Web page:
Trigger Point

What turned a sweet, soft-spoken wife and teacher into a killer?

In 2004, a woman named Jenny Eisenman shot her estranged husband Drew in her apartment. The soft-spoken elementary school teacher claimed she had suffered abuse at the hands of her husband for years, and that the shooting was in self-defense.

But prosecutors say Jenny was a woman scorned and shot her husband out of anger.

Was Jenny - described by many as gentle and caring - a victim or, as prosecutors asserted, a woman capable of cold-blooded murder?

Correspondent Richard Schlesinger reports.

When detectives Larry Davis and Mark Reynolds arrived at Jenny Eisenman's apartment in May 2004, they were in for surprises. Expecting a homicide scene, Reynolds says the home was pristine and looked like nothing had happened: there was no blood, and there was no body.

Jenny was also there, sitting quietly on the couch; Jenny and Drew's eight-month-old baby Jackson was in his crib. It was just like nothing happened, just like the slender second grade teacher hadn't just shot and killed her husband, a high school basketball coach.

Reynolds says his gut was telling that there was a story here, but before investigators could start to unravel that story, they first had to answer a big question: where was Drew's body?

Jenny told police the body was outside, and investigators searched for her husband's body all around the apartment complex. Eventually, police found it in a green storage tub next to his truck.

So how did a slight, 120 pound woman kill a man nearly twice her size and drag his body down a flight of stairs to the curb? And more importantly, why? What drove her to it? What really happened inside the apartment the night Jenny shot Drew?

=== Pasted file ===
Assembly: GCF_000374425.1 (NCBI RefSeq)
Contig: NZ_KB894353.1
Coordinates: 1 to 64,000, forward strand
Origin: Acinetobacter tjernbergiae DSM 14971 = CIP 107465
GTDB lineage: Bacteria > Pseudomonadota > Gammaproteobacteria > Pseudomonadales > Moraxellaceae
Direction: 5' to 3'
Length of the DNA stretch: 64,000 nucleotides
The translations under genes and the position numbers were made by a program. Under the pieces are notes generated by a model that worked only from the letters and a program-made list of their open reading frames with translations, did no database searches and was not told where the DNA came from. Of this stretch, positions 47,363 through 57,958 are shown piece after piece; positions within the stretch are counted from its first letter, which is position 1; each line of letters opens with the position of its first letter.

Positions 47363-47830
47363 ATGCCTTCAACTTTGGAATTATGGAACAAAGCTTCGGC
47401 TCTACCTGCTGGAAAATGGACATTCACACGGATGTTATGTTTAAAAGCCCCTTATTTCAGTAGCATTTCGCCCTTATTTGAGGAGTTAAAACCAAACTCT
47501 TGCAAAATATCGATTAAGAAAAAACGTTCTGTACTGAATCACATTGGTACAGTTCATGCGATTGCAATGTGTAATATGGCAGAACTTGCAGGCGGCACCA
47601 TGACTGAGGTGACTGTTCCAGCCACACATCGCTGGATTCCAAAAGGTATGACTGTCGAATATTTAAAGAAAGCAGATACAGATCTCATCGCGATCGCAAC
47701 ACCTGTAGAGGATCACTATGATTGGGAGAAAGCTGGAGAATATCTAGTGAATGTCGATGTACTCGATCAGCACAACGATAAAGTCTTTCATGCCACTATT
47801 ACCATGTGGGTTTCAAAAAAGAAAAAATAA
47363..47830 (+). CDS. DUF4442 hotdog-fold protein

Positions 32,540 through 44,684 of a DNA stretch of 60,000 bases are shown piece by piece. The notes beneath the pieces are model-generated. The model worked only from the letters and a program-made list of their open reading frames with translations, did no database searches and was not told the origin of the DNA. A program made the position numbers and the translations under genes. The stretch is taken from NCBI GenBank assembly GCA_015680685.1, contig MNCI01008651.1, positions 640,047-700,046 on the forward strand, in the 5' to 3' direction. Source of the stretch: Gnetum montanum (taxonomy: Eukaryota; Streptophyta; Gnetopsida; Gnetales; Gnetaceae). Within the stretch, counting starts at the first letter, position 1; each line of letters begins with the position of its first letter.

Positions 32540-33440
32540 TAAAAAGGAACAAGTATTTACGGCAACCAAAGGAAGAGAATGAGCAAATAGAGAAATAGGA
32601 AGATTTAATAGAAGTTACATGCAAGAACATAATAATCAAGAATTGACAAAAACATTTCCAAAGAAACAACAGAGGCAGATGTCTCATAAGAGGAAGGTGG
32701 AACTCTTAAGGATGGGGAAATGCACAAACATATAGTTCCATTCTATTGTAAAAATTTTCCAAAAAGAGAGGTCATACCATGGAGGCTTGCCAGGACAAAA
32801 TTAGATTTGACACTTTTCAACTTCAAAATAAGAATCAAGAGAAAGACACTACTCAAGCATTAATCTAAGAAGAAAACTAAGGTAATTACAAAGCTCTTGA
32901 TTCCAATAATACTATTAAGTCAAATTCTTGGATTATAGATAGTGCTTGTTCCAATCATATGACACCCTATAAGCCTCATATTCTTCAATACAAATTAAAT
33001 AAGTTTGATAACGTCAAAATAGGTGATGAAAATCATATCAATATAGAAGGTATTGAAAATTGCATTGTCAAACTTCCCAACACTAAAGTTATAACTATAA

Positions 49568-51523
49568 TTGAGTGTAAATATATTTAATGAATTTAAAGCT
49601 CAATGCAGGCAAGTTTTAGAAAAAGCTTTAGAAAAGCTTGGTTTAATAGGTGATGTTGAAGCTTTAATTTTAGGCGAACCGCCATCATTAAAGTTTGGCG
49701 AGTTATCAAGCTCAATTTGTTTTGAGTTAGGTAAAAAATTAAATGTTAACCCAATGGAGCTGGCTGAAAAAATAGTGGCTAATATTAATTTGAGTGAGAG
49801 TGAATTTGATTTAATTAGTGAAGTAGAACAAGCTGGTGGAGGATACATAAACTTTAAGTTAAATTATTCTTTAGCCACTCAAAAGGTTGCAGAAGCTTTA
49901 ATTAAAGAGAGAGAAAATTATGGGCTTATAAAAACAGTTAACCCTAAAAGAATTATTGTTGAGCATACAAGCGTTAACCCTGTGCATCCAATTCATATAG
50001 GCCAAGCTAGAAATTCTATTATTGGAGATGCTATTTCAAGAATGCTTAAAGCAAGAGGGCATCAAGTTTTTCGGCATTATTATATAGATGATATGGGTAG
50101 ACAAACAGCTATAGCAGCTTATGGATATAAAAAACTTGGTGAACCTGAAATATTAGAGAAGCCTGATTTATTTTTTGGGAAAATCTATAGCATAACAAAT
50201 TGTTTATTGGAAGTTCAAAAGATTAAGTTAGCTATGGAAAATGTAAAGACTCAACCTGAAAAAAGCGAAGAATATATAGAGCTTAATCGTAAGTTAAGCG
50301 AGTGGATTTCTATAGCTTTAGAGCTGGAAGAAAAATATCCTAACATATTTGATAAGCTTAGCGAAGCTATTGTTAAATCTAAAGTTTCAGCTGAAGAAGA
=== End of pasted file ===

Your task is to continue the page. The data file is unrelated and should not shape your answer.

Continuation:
Police whisked Jenny away to the police station for interrogation; the baby was turned over to Jenny's sister Carrie.

Wrapped up in a blanket, she told detectives she didn't need a lawyer and proceeded to tell them quite a tale about a fight that night and everything that led up to it.

Det. Davis wanted to start from the very instance that the couple had met. "When I first met Drew we were in college. It was a storybook romance. Drew was athletic, very beautiful human being, fun to be around and very charming," Jenny told investigators.

Her parents, Vonda and Jim Harvey, remember the happy times when she and Drew first met. "We liked Drew. Tall, good looking guy. He can be very charismatic and he was," Jim tells Schlesinger.

And the Eisenman family, especially Drew's parents Tom and Becky, were delighted when their son married Jenny. "Seemed very compatible. Shared an interest in education and children," Becky recalls.

Everyone who knew Drew and Jenny was shocked when they heard what had happened. Jenny's parents were out of the country when her brother reached them the night of the shooting. "He said 'Drew's gone.' What do you mean Drew's gone? 'She shot him. Drew's dead,'" Jim recalls.

"It's not that she just shot him. She emptied a gun on him," Drew's father Tom comments.

But Jenny told police she had to shoot Drew that night. "He came at me, then he just kinda he fell back, then he kinda got up like to come at me again," she told police.

She says it was self-defense. They were separated, the divorce was getting ugly, they argued, and he attacked her, she claims.

Six gunshots were fired, and Jenny says someone would have heard the shots and that she expected police would soon arrive. But no one came.

Jenny did not call 911 for hours. Instead, she told police, she started to tidy up. "I didn't want it to be awful when people came over. I knew they would knew what I'd done. But I don't know. I was just so freaked out," she said.

But the biggest problem was what to do about Drew's body. "I didn't know what to do. He was on my couch and I was freaked out. So I have a green tub," she said.

Jenny decided to drag her husband's body, now stuffed inside the storage tub, out of the apartment and down the stairs. As strange as it sounds, Jenny said she planned to take Drew's body to the police station. But there was one problem: she couldn't lift him and load him in the truck.